“Do not let Hezekiah mislead you when he says, ‘The LORD will deliver us.’ Has the god of any nation ever delivered his land from the hand of the king of Assyria? Where are the gods of Hamath and Arpad? Where are the gods of Sepharvaim? Have they rescued Samaria from my hand? Who of all the gods of these countries has been able to save his land from me? How then can the LORD deliver Jerusalem from my hand?”
Sometimes it seems there is no hope because it seems there is no help.
It might be a violent storm. It might be a vicious disease. Or, as it once was for Israel, it could be an overpowering enemy. Whatever form it may take, desperate situations call for desperate help.
It is then terrifying to realize the help may not be there.
The list of seemingly unstoppable armies that appear on the pages of history is a long one. Napoleon led one of those. So did a fellow by the name of Hannibal, with his elephants. Likewise, a Rommel, with his tanks. But the name that struck terror into the hearts of Israelites at the time of King Hezekiah was an Assyrian named, Sennacherib.
A later poet described his style of waging war with the words, “The Assyrian came down like a wolf on a fold.”
They came down from modern Syria and overran everything. Destruction, pain, and death followed. “Unstoppable” was the word that seemed to fit best.
When they came to the edge of Jerusalem, Sennacherib sent a field commander to demand the surrender of the city. He pointed out the situation was hopeless because the Israelites were helpless—just like many cities before them.
It was not an empty boast. City after city had already fallen before this superpower. Jerusalem knew this. The ten northern tribes of Israel had been overpowered, with many casualties. Survivors had been rounded up and marched into captivity. So thorough was the defeat of those ten tribes that they vanished without a trace. They became the famous lost tribes of Israel.
Only Judah and little Benjamin were left.
Sennacherib knew the Israelites well enough to realize they would not be counting on an ally to deliver them, nor would they boast of the strength of their army. Israel’s final answer would be, “Our help is in the name of the Lord!” It was a matter of faith in their God.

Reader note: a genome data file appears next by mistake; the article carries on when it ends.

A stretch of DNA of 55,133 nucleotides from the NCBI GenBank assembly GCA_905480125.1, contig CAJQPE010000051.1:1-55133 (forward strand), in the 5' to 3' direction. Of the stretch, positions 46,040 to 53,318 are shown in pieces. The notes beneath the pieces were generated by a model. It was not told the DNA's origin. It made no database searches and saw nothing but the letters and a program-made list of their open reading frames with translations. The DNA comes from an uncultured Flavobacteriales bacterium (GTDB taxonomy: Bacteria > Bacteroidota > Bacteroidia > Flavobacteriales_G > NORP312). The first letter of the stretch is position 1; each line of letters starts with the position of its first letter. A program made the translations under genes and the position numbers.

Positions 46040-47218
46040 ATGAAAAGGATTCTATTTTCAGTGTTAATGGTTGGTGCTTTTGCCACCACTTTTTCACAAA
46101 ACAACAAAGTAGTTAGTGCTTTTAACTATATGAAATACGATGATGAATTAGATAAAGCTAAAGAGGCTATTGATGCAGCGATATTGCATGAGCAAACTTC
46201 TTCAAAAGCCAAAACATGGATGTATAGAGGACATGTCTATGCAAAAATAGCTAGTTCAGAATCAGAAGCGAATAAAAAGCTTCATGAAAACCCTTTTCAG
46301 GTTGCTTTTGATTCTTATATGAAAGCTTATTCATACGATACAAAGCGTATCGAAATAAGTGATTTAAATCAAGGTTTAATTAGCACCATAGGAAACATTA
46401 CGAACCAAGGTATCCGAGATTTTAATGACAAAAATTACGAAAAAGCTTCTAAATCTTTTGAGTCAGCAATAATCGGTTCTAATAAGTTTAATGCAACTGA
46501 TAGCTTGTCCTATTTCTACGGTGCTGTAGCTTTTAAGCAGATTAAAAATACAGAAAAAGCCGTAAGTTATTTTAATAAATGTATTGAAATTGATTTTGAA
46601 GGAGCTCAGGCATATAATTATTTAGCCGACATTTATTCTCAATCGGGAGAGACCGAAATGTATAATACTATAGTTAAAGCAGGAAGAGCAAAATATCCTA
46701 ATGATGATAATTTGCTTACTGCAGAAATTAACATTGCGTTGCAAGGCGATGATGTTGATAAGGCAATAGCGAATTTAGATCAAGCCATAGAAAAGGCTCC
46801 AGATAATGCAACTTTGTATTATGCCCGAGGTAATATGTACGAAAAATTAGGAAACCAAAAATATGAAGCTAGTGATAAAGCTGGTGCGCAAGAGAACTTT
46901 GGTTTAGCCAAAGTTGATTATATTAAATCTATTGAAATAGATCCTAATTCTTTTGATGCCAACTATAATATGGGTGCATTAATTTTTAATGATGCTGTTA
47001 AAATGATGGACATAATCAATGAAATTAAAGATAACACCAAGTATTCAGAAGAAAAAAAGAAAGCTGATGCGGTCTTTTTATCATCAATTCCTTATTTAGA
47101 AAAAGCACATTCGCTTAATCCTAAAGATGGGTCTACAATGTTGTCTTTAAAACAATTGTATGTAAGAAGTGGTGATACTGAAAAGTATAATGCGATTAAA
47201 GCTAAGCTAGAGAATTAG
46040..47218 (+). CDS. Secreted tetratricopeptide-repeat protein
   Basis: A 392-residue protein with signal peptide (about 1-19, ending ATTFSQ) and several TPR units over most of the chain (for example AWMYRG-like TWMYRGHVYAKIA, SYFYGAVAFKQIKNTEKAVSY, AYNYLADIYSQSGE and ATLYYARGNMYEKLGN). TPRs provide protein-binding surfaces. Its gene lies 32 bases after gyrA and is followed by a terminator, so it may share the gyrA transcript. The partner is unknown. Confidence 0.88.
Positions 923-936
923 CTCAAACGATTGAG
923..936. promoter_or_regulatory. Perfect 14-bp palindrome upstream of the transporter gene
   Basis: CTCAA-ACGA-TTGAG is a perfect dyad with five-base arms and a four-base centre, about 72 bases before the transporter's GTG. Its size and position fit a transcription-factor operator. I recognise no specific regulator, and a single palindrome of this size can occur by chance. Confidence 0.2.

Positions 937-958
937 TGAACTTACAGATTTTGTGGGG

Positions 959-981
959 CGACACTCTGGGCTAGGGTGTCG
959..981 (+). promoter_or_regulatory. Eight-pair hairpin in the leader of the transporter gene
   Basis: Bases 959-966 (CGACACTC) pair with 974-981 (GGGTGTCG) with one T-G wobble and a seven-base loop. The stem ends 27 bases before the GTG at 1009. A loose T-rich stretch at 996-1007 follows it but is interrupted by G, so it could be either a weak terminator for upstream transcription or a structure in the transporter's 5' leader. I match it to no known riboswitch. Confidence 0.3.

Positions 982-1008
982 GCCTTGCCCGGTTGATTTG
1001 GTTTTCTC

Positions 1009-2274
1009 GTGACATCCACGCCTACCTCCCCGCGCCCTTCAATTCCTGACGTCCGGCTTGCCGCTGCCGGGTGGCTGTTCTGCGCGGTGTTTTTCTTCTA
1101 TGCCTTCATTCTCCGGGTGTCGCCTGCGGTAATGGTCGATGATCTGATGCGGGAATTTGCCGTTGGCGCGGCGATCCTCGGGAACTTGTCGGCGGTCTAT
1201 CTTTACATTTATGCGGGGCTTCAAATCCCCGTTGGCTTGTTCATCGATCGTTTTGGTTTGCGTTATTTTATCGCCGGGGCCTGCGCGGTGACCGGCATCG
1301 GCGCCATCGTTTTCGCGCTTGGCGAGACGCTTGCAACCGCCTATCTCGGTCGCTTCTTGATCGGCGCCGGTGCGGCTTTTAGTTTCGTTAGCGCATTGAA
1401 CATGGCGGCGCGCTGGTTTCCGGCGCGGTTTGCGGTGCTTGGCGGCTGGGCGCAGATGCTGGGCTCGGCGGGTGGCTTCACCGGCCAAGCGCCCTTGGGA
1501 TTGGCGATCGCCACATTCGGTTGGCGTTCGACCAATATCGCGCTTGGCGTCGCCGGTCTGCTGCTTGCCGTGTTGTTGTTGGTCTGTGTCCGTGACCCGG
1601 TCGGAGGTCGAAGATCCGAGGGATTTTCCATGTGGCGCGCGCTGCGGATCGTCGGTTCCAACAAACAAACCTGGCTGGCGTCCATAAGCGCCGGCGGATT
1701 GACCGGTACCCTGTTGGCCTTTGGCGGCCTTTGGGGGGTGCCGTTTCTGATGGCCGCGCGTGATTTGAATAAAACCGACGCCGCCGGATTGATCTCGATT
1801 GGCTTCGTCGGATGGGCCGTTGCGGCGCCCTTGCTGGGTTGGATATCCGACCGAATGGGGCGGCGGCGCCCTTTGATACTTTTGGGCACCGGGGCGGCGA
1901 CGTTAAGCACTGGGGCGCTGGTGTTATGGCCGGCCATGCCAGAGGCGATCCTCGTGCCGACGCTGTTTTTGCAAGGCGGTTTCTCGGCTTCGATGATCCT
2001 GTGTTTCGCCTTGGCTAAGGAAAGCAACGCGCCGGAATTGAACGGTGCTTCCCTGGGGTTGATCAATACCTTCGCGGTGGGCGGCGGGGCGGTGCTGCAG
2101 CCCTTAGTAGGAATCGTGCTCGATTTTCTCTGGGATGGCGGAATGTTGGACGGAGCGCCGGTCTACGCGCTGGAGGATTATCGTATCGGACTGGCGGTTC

So, he attacked their God.
This was a sound military strategy. The chances for victory or defeat are not determined only by weaponry or leadership. Morale is a major factor. High morale has given victory to small numbers with limited resources. Low morale invites desertion and surrender.
Those who believe they have no help often have no hope. Crush morale and you do not have to risk defeat.
Sennacherib was not the only one to know this.
Karl Marx, the father of Communism, once famously remarked, “Religion is the opium of the people.” He meant it offered people a false sense of security and well-being.
We would object to that! Our religion does not do that. Our faith is built upon the Rock of ages. How could Karl Marx think that way? After all, he grew up in the land of the Reformation. Germany boasted it was Martin Luther’s homeland. Statues of him dotted the landscape. How could Karl Marx say religion offered a false sense of security?
Because it can be true. Sadly, this is true of all false religions.
The religions of the people of Arpad and Hamath offered empty promises. Idols have no power. Man-made religion is fake religion. Those who placed their hope in these so-called gods were left helpless.
Would it not be the same for those who placed their hope in the LORD? Sennacherib was sure of it.
Hezekiah did not believe that. History does not reveal that. Instead, we learn:
“Then the angel of the LORD went out and put to death a hundred and eighty-five thousand men in the Assyrian camp. When the people got up the next morning—there were all the dead bodies! So Sennacherib king of Assyria broke camp and withdrew” (Isaiah 37:36).
The Assyrians could have come with a million troops. They could have brought armored tanks onto that ancient battlefield. It still would not have done them any good.
The angel of the Lord isn’t afraid of human weapons. Nuclear bombs cannot stop him. The protector of Israel was the Lord God Almighty. Almighty is a limitless word.
The gates of hell could not withstand him. The grip of death could not hold him.
The situation of Israel was not hopeless because she was not helpless. She sang out, “Our help is in the name of the Lord.” And it was.
So is ours.
We are not hopeless. We are not helpless.
The Lord of hosts is with us! The God of Jacob is our refuge.
Be near me, Lord Jesus; I ask thee to stay
Close by me forever and love me, I pray.” Amen.
(from Christian Worship 340:3)
Points to ponder:
- Is not the God of our fathers the Lord of our far-flung battle line—lest we forget?
- Must we not pray, “Lord God of Hosts, be with us yet—lest we forget”?
- Must we not pray, “Lord God of Hosts, be with us yet. Lest we forget—lest we forget!”?
Written and recorded by Rev. Paul Horn, WELS National Civilian Chaplain to the Military, San Diego, California.
All Scripture quotations, unless otherwise indicated, are taken from the Holy Bible, New International Version®, NIV®. Copyright ©1973, 1978, 1984, 2011 by Biblica, Inc.™ Used by permission of Zondervan. All rights reserved worldwide. Note: Scripture reading footnotes are clickable only in the web version.